WINNIPEG -- In a macabre act of protest, tombstones were placed in front of Premier Brian Pallister's house to criticize the provincial government's COVID-19 response.

The cardboard tombstones were placed at the premier's Wellington Crescent home Friday night.

"We installed the display outside Brian Pallister's house last night to recognize the 65 people who have died of COVID-19 so far in Manitoba, but we were also protesting the provincial government's inaction during the massive second wave of cases," said Rebecca Hume, one of the organizers of the protest.

Hume said a group of about a dozen concerned people made the tombstones.

"We started talking about this particular action sort of mid-day yesterday following Dr. (Brent) Roussin's update," she said, "We just felt like we can't sit back and do nothing."

The group was sparked by the announcement of a record-high number of COVID-19 cases announced Friday.

"We want to see Brian Pallister's government respond to this with an immediate province-wide shutdown, and we need a holistic plan to support healthcare workers, educators and small businesses," said Hume.

The Winnipeg Region is set to become red on the province's Pandemic Response System on Monday, with the rest of Manitoba elevating to orange.

Hume, though, thinks the new restrictions aren't enough.

"We are literally sacrificing Manitobans for the economy and I think it's really unconscionable to be okay with having people dying when it's completely avoidable," she said.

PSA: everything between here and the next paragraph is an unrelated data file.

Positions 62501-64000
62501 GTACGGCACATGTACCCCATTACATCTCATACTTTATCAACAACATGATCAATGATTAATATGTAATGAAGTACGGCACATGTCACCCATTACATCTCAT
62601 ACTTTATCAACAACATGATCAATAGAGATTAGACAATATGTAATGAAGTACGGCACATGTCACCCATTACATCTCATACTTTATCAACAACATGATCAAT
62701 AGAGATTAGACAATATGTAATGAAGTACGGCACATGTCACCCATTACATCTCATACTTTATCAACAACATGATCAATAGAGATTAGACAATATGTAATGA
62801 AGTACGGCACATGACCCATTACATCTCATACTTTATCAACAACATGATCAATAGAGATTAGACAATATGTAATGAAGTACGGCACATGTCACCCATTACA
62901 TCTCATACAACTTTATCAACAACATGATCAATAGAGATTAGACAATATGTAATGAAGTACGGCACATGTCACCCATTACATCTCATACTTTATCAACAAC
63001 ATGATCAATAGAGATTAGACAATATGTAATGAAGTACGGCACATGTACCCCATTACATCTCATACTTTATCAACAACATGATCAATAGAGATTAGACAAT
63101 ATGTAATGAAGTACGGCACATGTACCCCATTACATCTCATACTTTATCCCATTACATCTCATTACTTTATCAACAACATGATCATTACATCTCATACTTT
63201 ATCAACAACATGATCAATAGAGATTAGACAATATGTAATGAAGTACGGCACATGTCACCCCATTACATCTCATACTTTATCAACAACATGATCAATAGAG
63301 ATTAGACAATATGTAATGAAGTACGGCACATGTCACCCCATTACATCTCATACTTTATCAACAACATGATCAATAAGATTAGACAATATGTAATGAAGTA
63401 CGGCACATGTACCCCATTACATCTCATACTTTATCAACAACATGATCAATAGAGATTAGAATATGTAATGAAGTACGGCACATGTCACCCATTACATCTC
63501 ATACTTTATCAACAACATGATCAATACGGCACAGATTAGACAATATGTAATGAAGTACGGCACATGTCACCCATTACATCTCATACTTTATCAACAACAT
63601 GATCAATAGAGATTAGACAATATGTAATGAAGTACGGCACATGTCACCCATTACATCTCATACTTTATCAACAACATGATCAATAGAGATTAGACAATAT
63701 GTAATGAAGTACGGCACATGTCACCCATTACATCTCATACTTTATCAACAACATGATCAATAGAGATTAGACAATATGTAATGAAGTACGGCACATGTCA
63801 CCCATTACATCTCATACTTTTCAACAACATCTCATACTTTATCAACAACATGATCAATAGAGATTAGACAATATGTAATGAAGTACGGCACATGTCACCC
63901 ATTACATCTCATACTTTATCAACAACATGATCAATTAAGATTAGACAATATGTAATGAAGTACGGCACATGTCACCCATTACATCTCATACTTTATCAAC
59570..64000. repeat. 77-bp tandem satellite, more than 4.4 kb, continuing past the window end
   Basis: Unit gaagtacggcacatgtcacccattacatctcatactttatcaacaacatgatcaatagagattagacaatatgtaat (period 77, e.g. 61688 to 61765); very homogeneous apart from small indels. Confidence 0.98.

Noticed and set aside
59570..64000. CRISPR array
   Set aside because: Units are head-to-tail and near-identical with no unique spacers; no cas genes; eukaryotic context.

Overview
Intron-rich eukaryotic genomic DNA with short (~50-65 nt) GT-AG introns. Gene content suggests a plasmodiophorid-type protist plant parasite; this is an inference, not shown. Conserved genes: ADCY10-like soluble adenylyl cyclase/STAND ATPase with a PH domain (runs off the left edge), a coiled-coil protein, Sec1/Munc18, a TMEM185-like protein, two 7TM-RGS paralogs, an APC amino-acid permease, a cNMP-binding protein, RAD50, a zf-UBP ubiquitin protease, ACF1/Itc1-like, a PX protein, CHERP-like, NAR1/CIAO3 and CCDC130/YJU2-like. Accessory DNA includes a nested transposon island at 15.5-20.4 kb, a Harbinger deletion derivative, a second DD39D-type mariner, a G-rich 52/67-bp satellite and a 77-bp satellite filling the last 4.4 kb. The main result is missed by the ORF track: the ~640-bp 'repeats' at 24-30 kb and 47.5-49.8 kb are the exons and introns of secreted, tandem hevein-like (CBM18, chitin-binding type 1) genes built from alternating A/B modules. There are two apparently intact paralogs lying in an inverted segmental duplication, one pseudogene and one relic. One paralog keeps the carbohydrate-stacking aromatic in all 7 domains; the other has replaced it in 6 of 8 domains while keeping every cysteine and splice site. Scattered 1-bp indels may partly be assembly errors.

A mannequin of a grim reaper adorning premier Brian Pallister's face watched over the graveyard. (Source: CTV News/ Dan Timmerman)

CTV News reached out to the provincial government for comment and received a written response via the premier's spokesperson.

"I respect the right of any Manitoban to peacefully protest and encourage all who choose to do so, to do so safely to protect their health and safety and that of others as well," reads the statement attributed to Pallister.

Hume hopes the Halloween-inspired display doesn't just get noticed by the premier, but that it resonates with all Manitobans too.

"The point of the installation is to think of all the deaths and the deaths yet to come," said Hume. "I think it's important for Manitobans to take stock of what our government is and isn't doing."